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Planet Of The Titans: The Lost Star Trek Movie You'll Never See, Explained

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Following the monumentally successful run of "Star Trek: The Original Series," creator Gene Roddenberry set his sights on a feature film adaptation of "Star Trek" in the mid-1970s. His initial idea was given the title "Star Trek: The God Thing" — a story featuring the "Star Trek" cast encountering an alien referring to itself as God, who plans to destroy Earth — though this concept didn't get very far and was eventually canned. Then came the next big idea called "Star Trek: Planet of the Titans," which had all the potential to be quite a wild watch.

Throughout this journey, "Star Trek" fans would've been in for some real surprises, twists, and turns. The cast of the original "Star Trek" series would reunite aboard the USS Enterprise, visiting the homeworld of the fabled Titans of Greek mythology. Along the way, they'd encounter Klingons and Cygnans and get sucked into a black hole that sends them back to the earliest days of humanity. They'd even teach these prehistoric people how to create fire, thus kicking off the rapid advancement of human civilization (via "The Greatest Science Fiction Movies Never Made" by David Hughes)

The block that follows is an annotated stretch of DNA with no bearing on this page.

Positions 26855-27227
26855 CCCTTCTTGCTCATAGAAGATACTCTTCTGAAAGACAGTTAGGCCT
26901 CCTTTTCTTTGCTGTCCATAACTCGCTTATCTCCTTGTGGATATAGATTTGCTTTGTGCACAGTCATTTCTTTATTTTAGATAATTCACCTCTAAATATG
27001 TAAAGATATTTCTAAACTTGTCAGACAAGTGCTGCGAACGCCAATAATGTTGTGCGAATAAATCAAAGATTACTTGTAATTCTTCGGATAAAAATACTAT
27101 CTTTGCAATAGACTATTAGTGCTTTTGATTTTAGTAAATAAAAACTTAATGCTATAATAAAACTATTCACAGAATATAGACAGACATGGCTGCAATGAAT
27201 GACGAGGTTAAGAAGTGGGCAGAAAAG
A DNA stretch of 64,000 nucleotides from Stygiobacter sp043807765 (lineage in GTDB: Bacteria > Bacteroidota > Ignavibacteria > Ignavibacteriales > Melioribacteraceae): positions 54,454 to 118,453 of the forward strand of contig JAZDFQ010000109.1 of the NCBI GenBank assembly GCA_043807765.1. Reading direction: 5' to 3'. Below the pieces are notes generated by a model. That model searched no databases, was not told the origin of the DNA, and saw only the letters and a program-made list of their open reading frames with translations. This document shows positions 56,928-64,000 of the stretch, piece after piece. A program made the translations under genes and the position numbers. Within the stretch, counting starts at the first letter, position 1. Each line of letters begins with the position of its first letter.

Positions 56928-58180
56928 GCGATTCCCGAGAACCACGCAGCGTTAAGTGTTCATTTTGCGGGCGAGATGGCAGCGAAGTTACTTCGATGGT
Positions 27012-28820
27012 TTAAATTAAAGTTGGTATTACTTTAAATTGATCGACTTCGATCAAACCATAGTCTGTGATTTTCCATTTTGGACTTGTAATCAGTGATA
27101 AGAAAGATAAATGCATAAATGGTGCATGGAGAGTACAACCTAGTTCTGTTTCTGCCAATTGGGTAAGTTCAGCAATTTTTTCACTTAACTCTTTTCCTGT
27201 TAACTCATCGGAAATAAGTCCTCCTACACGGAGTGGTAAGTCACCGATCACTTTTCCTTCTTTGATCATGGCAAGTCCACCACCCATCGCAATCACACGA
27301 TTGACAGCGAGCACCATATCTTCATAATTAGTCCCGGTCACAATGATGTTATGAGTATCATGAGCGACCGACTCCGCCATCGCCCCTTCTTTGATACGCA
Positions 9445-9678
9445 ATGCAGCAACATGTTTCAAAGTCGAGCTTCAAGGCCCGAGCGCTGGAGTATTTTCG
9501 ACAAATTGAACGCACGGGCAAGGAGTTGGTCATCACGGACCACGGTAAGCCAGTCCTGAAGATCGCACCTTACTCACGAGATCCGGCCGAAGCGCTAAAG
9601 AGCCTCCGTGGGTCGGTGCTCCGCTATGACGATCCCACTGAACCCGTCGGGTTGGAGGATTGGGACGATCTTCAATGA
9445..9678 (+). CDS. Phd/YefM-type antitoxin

With writers Chris Bryant and Allan Scott writing the script, Captain James T. Kirk and Spock themselves, William Shatner and Leonard Nimoy, on the cast list, and legendary artist Ralph McQuarrie putting together concept art, "Planet of the Titans" seemed like a sure thing. However, it ultimately didn't make it to the finish line for various reasons.

Multiple factors contributed to the death of Planet of the Titans

"Star Trek: Planet of the Titans" entered pre-production in 1976, though the script by Chris Bryant and Allan Scott wasn't completed until the early months of 1977. Paramount Pictures rejected the draft, thus sending the entire production, which had taken quite a while to get off the ground already, into a tailspin. The decision was subsequently made by the powers that be to give up on "Planet of the Titans" — then called "Star Trek: The Motion Picture" — altogether due to multiple supposed factors.

According to sources such as "Star Trek Phase II: The Lost Series" by Judith and Garfield Reeves-Stevens and "Captains' Logs: The Unauthorized Complete Trek Voyages" by Edward Gross and Mark A. Altman, there are three main contributors said to be behind the death of "Planet of the Titans." In addition to production taking forever to get rolling and becoming increasingly expensive, the undeniable success of 1977's "Star Wars" allegedly gave Paramount leaders cold feet. Also, Paramount Studios Chief executive officer Barry Diller reportedly felt the story treatment drifted too far from the original "Star Trek" TV series.

With that, "Planet of the Titans" was abandoned in favor of a TV revival called "Star Trek: Phase II" that also never became a reality. Thankfully, "Star Trek" fans would see all their favorite characters, from Captain James T. Kirk (William Shatner) to Nyota Uhura (Nichelle Nichols), reach the big screen for the first time in 1979 when the "Star Trek: The Motion Picture" we all know finally premiered.